APPLE V. SAMSUNG: Apple can pursue a ban on sales of some Samsung Electronics products found to infringe its patents on smartphone features, after winning a U.S. appeals court ruling. The patents cover features that Apple says make its iPhone unique, such as multitouch technology. The ruling gives Apple another chance to curb sales of its top competitor. Apple must prove the features were a factor customers used in selecting which smartphone to buy, though it doesn't have to show that it was the single driving factor, the court ruled. While many of the phones in this case are no longer sold, Apple has another case against Samsung going to trial in March over newer models, including Samsung's Galaxy S III. Should the U.S. District Judge, who is presiding over the case, impose a ban on the older models, Apple could argue that newer phones are the same products gussied up with new names.
THE HEALTH REPORT
PHARMACY RULES: The U.S. Senate approved the Drug Quality and Security Act Monday that clarifies the law regarding drug compounding and creates a new category of compounding pharmacies known as "outsourcing facilities." The bill is expected to be signed into law by President Barack Obama within days. Traditionally, pharmacists who compound medications mix tailored doses for individual patients in response to a specific prescription. Over the last decade the practice has mushroomed, with some pharmacies selling thousands of doses of common mixtures without prescriptions for physicians to keep on hand. The new law creates a category of compounding outsourcing facilities that will be able to sell to hospitals in bulk.
WORKER DRUG USE: The share of U.S. workers testing positive for drugs has dropped sharply since 1988, according to an analysis of millions of drug tests by medical-testing company Quest Diagnostics Inc. Positive workplace tests for cocaine and marijuana have gone down sharply over the past two decades. Meanwhile, data suggest that abuse of prescription drugs is a growing worry for employers. Quest reviewed more than 125 million drug tests administered from 1988 to last year. Overall, 3.5 percent of samples came back positive last year compared with 13.6 percent in 1988. Quest found Methamphetamine rates fell after 2005, amid a government crackdown on clandestine labs, but recently have begun to rise again, especially among workers in safety-sensitive industries such as trucking and railroads. Positive tests for painkillers Vicodin and OxyContin rose 172 percent and 71 percent, respectively, from 2005 to last year.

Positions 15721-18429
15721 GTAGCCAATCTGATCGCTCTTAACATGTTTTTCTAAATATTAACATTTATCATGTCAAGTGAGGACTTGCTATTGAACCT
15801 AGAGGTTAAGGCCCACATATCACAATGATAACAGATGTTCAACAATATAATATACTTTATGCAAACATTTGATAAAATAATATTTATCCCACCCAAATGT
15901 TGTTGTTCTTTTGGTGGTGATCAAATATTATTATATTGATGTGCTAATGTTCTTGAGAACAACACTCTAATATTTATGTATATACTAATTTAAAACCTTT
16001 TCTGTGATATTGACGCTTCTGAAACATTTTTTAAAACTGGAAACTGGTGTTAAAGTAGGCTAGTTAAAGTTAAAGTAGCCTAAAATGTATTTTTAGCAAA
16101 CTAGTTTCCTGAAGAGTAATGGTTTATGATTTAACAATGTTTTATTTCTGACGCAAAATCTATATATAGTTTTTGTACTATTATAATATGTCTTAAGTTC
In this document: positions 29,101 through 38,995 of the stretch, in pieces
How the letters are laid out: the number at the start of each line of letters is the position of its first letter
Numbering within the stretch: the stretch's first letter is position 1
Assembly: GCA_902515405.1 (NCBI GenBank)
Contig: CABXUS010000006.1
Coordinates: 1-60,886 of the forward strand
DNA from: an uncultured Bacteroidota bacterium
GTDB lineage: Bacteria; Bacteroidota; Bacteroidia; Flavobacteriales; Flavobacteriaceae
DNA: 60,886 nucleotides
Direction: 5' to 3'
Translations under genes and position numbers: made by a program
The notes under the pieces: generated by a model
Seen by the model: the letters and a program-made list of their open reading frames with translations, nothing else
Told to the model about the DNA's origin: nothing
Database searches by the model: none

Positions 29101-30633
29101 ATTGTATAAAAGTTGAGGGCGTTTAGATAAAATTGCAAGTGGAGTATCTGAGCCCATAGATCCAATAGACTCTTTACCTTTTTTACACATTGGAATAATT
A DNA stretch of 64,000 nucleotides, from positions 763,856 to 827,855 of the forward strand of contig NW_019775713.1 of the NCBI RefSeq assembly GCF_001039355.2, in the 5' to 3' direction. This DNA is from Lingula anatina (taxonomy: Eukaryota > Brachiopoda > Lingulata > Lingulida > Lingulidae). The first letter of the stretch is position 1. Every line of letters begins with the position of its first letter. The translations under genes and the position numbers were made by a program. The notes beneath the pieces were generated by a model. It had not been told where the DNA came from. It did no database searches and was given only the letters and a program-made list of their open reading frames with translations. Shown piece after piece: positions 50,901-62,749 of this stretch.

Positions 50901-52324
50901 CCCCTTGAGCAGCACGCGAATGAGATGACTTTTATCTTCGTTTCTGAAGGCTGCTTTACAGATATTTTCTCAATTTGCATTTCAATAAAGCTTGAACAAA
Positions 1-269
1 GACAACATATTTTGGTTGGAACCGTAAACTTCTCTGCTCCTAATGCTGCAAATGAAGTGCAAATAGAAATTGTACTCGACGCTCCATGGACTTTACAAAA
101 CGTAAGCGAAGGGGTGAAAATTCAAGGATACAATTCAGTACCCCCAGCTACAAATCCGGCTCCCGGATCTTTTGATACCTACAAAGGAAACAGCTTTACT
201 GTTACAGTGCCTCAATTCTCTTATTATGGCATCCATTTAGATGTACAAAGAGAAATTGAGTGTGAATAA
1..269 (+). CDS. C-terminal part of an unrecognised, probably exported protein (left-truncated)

THE SPORTS REPORT
CSUB TOPS NEVADA, 74-66: Cal State Bakersfield won the game of attrition Monday night. In a game that featured 68 free throws, 57 fouls and four players who fouled out, the Roadrunners took the lead early in the first half and never gave it up in a 74-66 win over Nevada before 1,612 at Rabobank Arena. Another three players ended the game with four fouls. With the NCAA instructing officials to call tighter games this season, these type of games will be more common. Read the full story here.